By Dave Majumdar

What will Donald Trump do?

North Korea has tested a new intercontinental ballistic missile that could hit the continental United States.

Combined with Pyongyang’s miniaturized nuclear warheads—which many analysts believe North Korea already possesses—Kim Jong-Un’s regime now has the ability to unleash nuclear Armageddon on the American homeland. That means America’s policymakers must make a decision—either live with a nuclear-armed North Korea or launch a military response. There is little prospect of coaxing North Korea to give up its nuclear weapons program.

“The U.S. Department of Defense detected and tracked a single North Korea missile launch today at about 10:41 a.m. EDT.  We assess that this missile was an intercontinental ballistic missile, as had been expected,” Pentagon spokesman Capt. Jeff Davis said in a statement. “The missile was launched from Mupyong-ni and traveled about 1000 km before splashing down in the Sea of Japan.  We are working with our interagency partners on a more detailed assessment.”

The Pentagon is already discussing a military response to the North Korean test. “Subsequent to the North Korean intercontinental ballistic missile (ICBM) launch today, Chairman of the Joint Chiefs of Staff, General Joseph F. Dunford, Jr., and Commander, U.S. Pacific Command, Admiral Harry Harris called the Republic of Korea Joint Chiefs of Staff Chairman, General Lee Sun Jin,” reads a statement from the Joint Chiefs of Staff.

“During the call Dunford and Harris expressed the ironclad commitment to the U.S.-Republic of Korea alliance.  The three leaders also discussed military response options.  Harris joined Dunford in his Pentagon office to make the phone call.”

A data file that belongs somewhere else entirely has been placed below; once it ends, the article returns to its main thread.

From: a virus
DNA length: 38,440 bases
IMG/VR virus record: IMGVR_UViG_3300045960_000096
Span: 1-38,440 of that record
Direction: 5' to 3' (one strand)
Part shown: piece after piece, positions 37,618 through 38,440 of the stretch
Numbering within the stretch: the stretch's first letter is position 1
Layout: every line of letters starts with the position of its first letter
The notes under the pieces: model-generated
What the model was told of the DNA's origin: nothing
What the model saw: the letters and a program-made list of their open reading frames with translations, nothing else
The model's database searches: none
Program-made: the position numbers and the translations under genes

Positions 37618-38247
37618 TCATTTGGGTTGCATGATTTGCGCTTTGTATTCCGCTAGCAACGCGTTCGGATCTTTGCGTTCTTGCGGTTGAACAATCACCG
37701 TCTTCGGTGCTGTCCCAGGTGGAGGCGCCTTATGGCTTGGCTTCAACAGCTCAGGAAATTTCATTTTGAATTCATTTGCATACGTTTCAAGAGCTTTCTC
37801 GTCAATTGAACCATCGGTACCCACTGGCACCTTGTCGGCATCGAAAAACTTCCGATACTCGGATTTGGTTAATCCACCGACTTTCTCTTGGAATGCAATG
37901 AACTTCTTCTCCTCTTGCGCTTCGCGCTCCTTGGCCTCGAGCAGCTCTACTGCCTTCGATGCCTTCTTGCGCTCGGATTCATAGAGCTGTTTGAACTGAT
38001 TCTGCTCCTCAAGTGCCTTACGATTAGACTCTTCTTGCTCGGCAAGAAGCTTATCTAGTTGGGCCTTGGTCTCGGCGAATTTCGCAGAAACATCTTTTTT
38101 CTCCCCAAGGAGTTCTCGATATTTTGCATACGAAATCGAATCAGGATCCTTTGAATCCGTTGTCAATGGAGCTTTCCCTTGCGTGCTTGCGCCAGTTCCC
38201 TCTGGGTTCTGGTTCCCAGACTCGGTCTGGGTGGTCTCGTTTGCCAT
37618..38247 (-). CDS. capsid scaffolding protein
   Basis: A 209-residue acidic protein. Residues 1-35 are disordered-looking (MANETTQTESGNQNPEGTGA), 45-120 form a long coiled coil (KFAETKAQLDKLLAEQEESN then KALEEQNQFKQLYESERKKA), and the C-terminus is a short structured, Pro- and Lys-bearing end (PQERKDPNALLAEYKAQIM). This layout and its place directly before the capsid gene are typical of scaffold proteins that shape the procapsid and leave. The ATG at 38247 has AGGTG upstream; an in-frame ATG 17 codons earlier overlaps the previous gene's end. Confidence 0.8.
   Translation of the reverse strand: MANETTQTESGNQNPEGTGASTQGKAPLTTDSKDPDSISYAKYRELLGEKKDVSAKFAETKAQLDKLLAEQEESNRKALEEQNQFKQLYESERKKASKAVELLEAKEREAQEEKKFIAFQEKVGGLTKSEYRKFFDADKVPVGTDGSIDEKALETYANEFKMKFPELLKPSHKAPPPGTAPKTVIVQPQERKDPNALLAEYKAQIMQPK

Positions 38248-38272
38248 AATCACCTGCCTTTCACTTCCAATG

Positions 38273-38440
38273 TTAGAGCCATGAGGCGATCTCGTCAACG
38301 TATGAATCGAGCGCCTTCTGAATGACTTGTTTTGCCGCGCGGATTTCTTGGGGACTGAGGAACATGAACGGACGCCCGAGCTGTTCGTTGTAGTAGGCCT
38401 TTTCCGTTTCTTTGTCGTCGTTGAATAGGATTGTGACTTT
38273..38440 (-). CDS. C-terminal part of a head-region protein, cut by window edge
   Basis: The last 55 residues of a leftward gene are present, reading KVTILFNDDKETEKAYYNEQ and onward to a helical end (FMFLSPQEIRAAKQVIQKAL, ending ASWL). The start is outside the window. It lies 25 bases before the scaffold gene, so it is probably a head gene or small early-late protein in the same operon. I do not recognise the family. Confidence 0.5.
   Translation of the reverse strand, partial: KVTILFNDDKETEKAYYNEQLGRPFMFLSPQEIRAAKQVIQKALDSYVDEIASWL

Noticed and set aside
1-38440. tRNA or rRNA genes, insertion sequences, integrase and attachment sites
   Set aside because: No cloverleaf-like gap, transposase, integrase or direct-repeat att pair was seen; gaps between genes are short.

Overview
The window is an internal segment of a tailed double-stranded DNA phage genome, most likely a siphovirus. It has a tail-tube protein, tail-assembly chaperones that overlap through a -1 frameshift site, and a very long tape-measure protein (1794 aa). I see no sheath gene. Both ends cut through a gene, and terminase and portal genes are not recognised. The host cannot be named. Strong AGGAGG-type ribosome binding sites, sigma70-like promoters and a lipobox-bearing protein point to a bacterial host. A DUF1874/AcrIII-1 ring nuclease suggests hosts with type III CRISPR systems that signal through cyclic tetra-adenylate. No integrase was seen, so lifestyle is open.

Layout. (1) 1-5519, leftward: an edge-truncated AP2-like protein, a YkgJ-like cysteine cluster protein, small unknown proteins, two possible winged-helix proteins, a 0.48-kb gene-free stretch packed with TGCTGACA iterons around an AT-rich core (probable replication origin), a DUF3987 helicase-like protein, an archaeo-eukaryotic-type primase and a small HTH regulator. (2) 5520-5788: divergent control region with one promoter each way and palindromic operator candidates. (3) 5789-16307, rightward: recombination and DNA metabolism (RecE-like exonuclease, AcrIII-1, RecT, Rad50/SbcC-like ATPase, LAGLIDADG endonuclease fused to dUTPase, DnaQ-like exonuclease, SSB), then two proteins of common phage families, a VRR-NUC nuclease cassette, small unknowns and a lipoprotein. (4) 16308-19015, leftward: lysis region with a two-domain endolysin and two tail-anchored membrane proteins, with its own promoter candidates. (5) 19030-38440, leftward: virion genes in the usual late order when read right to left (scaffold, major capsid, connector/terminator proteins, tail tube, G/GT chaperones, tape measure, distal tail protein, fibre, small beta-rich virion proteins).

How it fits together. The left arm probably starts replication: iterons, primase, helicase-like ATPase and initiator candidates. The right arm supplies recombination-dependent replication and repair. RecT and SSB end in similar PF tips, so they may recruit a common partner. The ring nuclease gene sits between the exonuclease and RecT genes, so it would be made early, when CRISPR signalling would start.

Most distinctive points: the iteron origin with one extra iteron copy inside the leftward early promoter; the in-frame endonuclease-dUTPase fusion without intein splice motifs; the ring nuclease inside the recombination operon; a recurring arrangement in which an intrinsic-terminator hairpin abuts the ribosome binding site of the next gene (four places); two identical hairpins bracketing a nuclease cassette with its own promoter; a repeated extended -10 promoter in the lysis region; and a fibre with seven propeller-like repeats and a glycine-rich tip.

According to David Wright, Union of Concerned Scientist’s senior scientist and co-director of the Global Security Program, says that the North Korean weapon could easily hit the United States.

“It appears the ground range of the test was around 1,000 km, which put it in or close to Japanese territorial waters. Reports also say the maximum altitude of the launch was 3,700 km (2,300 miles) with a flight time of about 47 minutes,” Wright wrote.

“If those numbers are correct, flown on a standard trajectory the missile would have a range 10,400 km (6,500 miles), not taking into account the rotation of the Earth.”

Indeed, by Wright’s calculation, most of America’s largest cities are well within the range of the North Korean missile. However, Washington D.C. is probably just outside of Pyongyang’s reach. “Los Angeles, Denver, Chicago appear to be well within range of this missile, and that Boston and New York may be just within range,” Wright wrote.

“Washington DC may be just out of range.”

The one caveat is that it is not known what the North Korean missile was carrying in terms of payload. It is possible that the weapon’s operational range is shorter.

“It is important to keep in mind that we do not know what payload the missile carried on this test,” Wright wrote.

“If it was lighter than the actual warhead the missile would carry, the ranges would be shorter than those estimated above.”

While there is some doubt as to whether the North Koreans have a miniaturized warhead that can fit atop their ICBM, Jeffrey Lewis, Director of the East Asia Nonproliferation Program at the James Martin Center for Nonproliferation Studies at the Middlebury Institute of International Studies at Monterey, said that Pyongyang claims to have tested such a device last September.

“They claim they tested it in September.  I believe them,” Lewis wrote in a Tweet.